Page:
The Iraqi branch of al-Qaeda carried out two recent bombings in Damascus and was likely behind suicide bombings Friday that killed at least 28 people in the Syrian city of Aleppo, McClatchy Newspapers reported.
Citing unnamed U.S. officials, the newspaper chain said the incidents appeared to verify Syrian President Bashar Assad’s charges of al-Qaeda involvement in the uprising against his rule.
The Syrian opposition has claimed that the Assad regime had staged the bombings to discredit the pro-democracy movement, the report said.
The first Damascus attack occurred on December 23, when suicide bombers detonated cars packed with explosives outside intelligence agency compounds, killing at least 44 people.
On January 6, at least 26 people were killed and dozens injured in a bombing against a second intelligence agency compound.
The al-Qaeda presence in Syria also raises the possibility that Islamic extremists will try to hijack the uprising, McClatchy Newspapers said.
U.S. intelligence reports indicate that the bombings came on the orders of Ayman al-Zawahiri, the Egyptian who assumed leadership of al-Qaeda after the last year’s death of Osama bin Laden, the newspaper chain noted.
U.S. officials said that al-Qaeda in Iraq (AQI) began pushing to become involved in Syria as Assad’s security forces and gangs of loyalists launched a crackdown on opposition demonstrations, igniting large-scale bloodshed, the report said.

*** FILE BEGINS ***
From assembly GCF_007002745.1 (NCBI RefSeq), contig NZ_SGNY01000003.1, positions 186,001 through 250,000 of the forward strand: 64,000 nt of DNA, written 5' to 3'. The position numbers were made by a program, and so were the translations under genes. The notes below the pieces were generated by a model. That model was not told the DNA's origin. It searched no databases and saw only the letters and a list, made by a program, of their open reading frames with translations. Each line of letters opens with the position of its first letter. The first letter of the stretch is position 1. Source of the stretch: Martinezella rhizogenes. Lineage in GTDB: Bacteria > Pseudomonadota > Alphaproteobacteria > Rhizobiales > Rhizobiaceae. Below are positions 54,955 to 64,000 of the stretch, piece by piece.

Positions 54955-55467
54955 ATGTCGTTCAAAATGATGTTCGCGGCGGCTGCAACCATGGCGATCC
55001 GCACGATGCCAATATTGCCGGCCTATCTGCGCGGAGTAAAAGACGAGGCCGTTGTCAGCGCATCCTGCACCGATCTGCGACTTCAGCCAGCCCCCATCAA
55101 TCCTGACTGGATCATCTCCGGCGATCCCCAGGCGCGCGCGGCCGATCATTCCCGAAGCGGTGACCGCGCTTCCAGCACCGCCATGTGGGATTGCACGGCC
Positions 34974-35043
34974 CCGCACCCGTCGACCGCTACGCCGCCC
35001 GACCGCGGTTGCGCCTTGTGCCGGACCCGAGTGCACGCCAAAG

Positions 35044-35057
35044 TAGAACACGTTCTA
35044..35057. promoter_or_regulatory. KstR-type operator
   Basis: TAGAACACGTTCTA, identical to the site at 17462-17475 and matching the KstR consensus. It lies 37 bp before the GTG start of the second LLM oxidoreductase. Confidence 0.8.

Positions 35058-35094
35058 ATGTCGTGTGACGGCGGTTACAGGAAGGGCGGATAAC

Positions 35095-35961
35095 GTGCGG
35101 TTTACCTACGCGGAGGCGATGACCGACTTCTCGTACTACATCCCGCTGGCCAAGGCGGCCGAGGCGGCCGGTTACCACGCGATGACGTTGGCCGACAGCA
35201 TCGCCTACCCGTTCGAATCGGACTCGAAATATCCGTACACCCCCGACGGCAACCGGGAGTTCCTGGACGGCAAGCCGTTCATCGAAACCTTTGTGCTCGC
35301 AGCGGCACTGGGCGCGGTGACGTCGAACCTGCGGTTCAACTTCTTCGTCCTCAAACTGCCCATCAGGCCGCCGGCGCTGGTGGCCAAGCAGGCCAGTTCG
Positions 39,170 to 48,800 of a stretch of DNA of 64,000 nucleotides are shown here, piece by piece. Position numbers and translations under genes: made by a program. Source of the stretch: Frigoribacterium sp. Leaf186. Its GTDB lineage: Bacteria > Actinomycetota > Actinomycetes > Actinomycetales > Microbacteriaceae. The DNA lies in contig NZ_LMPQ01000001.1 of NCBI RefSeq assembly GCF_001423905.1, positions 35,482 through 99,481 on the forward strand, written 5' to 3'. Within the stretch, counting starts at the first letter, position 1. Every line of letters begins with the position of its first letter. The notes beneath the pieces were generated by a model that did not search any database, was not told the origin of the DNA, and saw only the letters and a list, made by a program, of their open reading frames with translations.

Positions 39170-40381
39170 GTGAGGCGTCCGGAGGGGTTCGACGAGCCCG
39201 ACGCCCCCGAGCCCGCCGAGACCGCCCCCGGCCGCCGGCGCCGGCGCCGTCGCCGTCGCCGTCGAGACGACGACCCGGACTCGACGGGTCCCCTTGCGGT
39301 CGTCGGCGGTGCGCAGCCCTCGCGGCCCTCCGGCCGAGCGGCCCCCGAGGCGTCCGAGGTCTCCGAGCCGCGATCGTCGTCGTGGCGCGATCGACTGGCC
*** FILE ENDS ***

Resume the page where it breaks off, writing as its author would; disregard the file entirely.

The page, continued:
Zawahiri finally authorized AQI to begin operations in Syria in what’s believed to be the first time that the branch has operated outside of Iraq, McClatchy Newspapers pointed out.
Meanwhile in Syria on Saturday, Assad’s forces killed at least four civilians in an intensified tank and rocket bombardment on opposition districts in the city of Homs.
“This is the most violent barrage since the attack on Homs started six days ago. The four included a 55-year old woman. They were killed by shelling that hit a building where they live in Bab Amro,” opposition activist Mohammad Hassan told Reuters by satelite phone from Homs.
The account could not be independently confirmed. Syria restricts access by most foreign journalists.
Footage on Youtube showed a doctor at a field hospital in Bab Amro next to the body of the woman, who appeared to have been hit in the head.
“This is Ibtissam al-Dalati, mother of three...Shrapnel hit her in the head,” the doctor says, holding the woman's fractured and bloody head.
“I call upon all Syrians to take to the streets to take the pressure off Homs.”